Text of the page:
They’ve experimented with different vegetables. “We had a cabbage big as our granddaughter,” Willie said. “I got a cantaloupe this year. It’s ripe down there now. It’s the first one we’ve been able to raise in the buckets. We haven’t been able to raise a watermelon. I don’t believe the bucket’s big enough to raise a watermelon.”

They haven’t tried everything. “We haven’t grown any field peas, but they’re so simple to grow,” Willie said. “I don’t see a problem with them.”

Plastic buckets aren’t the only container gardeners can use, Willie said. “These gardens can be grown in a plastic shopping sack like you get at the grocery store if you want to, but they’ll only last one year and you’ll have to redo it every year,” he said. “I have done it. It’ll work. But the plastic will rot out by the end of the year.”

Ron, his mother, Geneva, his wife, Gidget, the grandchildren and a hired man help with the garden. Willie basically oversees the garden.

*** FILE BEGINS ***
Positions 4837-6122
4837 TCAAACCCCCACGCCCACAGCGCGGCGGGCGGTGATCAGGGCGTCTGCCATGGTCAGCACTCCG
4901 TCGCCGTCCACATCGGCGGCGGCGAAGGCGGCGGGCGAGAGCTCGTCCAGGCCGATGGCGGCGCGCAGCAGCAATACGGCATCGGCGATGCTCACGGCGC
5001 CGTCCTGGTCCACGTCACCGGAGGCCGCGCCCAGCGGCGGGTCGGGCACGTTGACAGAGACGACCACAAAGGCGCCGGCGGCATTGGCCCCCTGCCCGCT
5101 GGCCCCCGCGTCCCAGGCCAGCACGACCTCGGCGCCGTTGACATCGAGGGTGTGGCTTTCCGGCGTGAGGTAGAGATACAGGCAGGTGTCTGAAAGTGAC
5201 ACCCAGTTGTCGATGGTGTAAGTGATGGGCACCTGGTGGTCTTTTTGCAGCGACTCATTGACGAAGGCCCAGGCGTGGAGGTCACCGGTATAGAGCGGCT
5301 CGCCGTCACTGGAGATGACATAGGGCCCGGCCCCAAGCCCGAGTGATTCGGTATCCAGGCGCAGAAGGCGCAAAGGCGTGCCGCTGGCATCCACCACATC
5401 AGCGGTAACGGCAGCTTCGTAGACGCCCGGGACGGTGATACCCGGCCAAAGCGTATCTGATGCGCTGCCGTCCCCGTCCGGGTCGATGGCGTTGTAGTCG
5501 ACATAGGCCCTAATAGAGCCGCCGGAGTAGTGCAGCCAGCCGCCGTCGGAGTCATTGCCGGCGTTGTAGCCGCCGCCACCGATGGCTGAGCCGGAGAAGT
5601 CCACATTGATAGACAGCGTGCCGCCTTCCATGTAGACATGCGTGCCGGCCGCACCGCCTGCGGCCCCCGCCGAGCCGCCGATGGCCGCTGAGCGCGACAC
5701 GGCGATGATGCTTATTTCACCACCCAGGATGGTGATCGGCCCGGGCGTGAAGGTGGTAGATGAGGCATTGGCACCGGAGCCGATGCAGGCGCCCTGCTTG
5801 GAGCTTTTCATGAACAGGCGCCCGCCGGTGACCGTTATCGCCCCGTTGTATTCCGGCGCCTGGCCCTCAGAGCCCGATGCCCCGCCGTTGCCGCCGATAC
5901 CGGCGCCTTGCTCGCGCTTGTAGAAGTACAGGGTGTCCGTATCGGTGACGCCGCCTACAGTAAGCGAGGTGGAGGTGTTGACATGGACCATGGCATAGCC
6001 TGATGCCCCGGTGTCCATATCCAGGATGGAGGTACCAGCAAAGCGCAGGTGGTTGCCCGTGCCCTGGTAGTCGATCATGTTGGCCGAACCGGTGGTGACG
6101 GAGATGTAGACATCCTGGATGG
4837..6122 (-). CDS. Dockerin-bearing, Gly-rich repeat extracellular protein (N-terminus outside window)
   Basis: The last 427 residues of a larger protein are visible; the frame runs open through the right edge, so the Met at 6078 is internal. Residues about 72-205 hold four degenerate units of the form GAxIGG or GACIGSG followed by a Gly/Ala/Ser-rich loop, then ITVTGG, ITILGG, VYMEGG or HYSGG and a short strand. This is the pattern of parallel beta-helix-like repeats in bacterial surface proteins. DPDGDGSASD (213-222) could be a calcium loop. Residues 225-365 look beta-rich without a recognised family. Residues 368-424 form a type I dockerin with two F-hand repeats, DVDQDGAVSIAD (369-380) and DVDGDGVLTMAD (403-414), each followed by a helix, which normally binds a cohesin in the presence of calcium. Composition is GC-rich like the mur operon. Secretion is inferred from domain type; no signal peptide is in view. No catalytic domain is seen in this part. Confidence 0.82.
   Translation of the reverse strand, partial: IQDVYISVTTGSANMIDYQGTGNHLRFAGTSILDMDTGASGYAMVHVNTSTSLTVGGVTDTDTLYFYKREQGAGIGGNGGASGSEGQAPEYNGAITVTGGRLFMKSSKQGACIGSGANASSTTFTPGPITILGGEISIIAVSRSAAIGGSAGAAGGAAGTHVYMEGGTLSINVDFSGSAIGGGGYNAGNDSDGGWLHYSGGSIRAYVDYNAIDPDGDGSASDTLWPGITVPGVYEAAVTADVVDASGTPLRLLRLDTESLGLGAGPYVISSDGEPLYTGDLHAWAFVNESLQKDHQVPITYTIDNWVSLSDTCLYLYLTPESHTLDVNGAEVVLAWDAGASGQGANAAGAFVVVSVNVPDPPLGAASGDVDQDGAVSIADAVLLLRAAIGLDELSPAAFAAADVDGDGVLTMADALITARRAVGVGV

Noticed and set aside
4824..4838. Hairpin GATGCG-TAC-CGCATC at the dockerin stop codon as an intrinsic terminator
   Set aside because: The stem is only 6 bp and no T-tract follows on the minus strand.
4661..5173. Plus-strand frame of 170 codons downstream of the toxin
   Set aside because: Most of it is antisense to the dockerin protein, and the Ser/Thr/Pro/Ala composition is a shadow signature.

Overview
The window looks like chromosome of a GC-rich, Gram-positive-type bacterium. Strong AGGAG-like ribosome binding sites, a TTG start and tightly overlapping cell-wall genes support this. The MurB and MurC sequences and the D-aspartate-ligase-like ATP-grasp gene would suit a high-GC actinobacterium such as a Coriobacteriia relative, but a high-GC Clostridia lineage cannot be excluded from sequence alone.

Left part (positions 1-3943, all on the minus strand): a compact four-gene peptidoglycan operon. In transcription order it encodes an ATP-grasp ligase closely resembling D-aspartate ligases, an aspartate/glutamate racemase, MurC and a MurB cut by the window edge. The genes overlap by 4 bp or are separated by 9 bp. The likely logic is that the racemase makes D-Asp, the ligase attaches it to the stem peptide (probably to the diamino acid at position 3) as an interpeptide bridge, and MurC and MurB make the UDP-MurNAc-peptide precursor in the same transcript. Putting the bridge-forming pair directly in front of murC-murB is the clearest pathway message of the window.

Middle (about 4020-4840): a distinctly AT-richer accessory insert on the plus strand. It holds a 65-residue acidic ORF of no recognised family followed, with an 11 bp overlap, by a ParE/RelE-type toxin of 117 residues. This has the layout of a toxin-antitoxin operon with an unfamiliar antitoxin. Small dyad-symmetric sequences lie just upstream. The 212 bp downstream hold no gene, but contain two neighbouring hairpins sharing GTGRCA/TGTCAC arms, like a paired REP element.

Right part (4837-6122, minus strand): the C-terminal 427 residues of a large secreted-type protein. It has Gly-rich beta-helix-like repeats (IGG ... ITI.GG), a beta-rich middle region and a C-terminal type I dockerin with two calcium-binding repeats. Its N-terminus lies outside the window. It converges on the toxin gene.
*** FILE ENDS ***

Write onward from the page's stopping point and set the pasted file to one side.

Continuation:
Willie also gives the plants pep talks. “I say, ‘Now, y’all got to do better than that,’” he said.

“He does go down there and talk to them three times a day,” Ron said.

Garden writer Felder Rushing, a former Extension Service urban horticulture specialist, is a fan of bucket gardening. “I have grown veggies and herbs in five-gallon buckets in my Mississippi garden for years,” he said. “So cool. So easy. Just the right size. Can’t grow a decent tomato or pepper in anything smaller. And no worries about soil diseases.”

Rushing doesn’t stick with drab-colored buckets. “I spray paint mine to make them more cheery.”

As for Willie’s 1,000-plus bucket garden, Rushing said, “I totally agree with the sentiments of Mae West, who once said too much of a good thing is — wonderful.”